Tag Archive for learning

Presupposition#12: Every behavior is useful in some context

To obtain healing, growth and success we don’t have to get rid of our so-called “bad” behaviours. Rather, acquiring more behavioral choices that provide more options for more useful responses in all areas of our lives.

If a behavior does not work, it is useful to re-contextualize it than to fight against it, resist it, or make it wrong.

As children we learned one way of doing everything. The supposed “right” way to survive. As we grow the information we have may not make sense for the situations we experience. This may be due to the fact that when we were taught the information we were taught we were children and didn’t have the experience to what we were learning. The information we learned became patterns in our lives and were useful until they weren’t. Which is when they become emotionally painful. That’s when we need to update our system. The most effective tool in updating and adding to this patterning is NLP.

The best way to have your brain choose a new option is to make the new option more positive than the intended positive out come currently available to your brain. But in order to offer a choice, some versions of NLP say to eliminate those painful memories entirely because they don’t hold useful information. This is how Therapeutic NLP is different from traditional or formulaic NLP. I believe all information we have is useful and needed. If I don’t include it, acknowledge it, and make it ok, you as my client can’t make any changes in your system because I can’t be in full rapport with you.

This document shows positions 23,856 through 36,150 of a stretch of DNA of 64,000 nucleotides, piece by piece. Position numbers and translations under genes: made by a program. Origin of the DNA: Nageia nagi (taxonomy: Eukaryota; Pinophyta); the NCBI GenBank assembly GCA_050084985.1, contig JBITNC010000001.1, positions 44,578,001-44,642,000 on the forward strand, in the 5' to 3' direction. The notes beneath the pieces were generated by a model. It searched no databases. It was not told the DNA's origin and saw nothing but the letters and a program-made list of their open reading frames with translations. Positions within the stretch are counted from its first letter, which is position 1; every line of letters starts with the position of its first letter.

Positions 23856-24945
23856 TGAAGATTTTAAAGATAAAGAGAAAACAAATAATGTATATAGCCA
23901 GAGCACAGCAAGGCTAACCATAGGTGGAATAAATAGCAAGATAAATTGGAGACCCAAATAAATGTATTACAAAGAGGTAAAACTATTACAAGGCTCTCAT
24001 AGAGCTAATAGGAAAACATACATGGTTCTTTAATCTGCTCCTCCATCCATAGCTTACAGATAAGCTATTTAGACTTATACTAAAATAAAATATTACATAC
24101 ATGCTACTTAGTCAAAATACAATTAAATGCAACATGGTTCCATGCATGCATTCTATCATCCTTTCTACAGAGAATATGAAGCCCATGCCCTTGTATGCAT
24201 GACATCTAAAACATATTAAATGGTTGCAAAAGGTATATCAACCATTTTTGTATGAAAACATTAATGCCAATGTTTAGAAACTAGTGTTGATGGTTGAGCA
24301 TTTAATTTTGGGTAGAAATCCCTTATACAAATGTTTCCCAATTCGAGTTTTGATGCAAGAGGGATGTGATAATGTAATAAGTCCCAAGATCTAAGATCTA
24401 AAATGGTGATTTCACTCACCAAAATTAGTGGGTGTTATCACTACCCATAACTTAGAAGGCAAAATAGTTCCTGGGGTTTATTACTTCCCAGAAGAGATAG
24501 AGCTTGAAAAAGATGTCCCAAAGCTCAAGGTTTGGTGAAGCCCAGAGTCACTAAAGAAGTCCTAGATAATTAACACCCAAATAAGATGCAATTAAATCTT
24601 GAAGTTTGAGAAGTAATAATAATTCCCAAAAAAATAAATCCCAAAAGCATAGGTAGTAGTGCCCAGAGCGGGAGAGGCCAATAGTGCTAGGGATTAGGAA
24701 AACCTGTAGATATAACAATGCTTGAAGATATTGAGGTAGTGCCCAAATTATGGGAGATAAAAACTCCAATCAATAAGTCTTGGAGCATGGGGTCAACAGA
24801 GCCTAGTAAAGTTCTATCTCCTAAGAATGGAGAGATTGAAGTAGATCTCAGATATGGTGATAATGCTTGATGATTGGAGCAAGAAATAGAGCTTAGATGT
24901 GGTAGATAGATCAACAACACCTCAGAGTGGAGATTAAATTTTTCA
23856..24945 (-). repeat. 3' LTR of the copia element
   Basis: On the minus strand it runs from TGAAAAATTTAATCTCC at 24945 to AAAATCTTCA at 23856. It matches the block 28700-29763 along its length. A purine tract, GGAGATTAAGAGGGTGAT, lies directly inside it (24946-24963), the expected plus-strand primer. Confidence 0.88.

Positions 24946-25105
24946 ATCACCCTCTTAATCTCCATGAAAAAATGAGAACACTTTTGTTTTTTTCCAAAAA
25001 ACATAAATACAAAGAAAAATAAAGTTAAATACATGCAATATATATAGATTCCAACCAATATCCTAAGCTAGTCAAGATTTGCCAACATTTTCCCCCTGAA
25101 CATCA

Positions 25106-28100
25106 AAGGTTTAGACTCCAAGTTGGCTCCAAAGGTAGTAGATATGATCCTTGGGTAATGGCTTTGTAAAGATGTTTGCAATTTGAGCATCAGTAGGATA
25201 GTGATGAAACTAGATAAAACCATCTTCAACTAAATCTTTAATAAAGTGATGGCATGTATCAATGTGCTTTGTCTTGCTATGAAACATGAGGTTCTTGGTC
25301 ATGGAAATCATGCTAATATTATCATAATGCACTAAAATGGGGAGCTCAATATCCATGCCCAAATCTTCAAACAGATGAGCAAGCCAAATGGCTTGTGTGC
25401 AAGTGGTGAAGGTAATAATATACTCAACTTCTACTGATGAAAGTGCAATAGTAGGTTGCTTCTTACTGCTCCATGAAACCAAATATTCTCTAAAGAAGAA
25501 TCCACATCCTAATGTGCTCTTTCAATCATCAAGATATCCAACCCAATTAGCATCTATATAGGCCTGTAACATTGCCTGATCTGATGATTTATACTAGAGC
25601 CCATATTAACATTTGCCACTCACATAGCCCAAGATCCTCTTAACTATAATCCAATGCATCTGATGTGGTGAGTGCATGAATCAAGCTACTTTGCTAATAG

And, I know that if I offer the brain a better option, rather than subtract, it will use that option more often and over time the painful connections will fall away. 

If you look at the neural connections of a child’s brain through development, you’ll see an increase, then a decrease of connections over time. This is what happens in learning. Your brain creates many connections in learning something new. But as those skills become embedded and practiced the unneeded extra connections used in learning the skill fall away. This way your brain still knows how to crawl. You just don’t need all the information you needed to learn how to crawl. This is the efficiency of your brain’s processing and learning.

Tracy Joy, Founder of NLP VancouverTracy Joy is an NLP practitioner, author, and speaker in Vancouver, Canada. She is an international business expert in the area of human systems analysis and thinking change. If you have brain questions, send them Tracy and she’ll answer them on this blog. She can be reached through www.TherapeuticNLP.com

Are you a bad speller? Want to know why and how to fix?

If you were like me, the teachers that were teaching me to spell told me to sound out the words. This is actually the wrong sense to use to start your spelling strategy.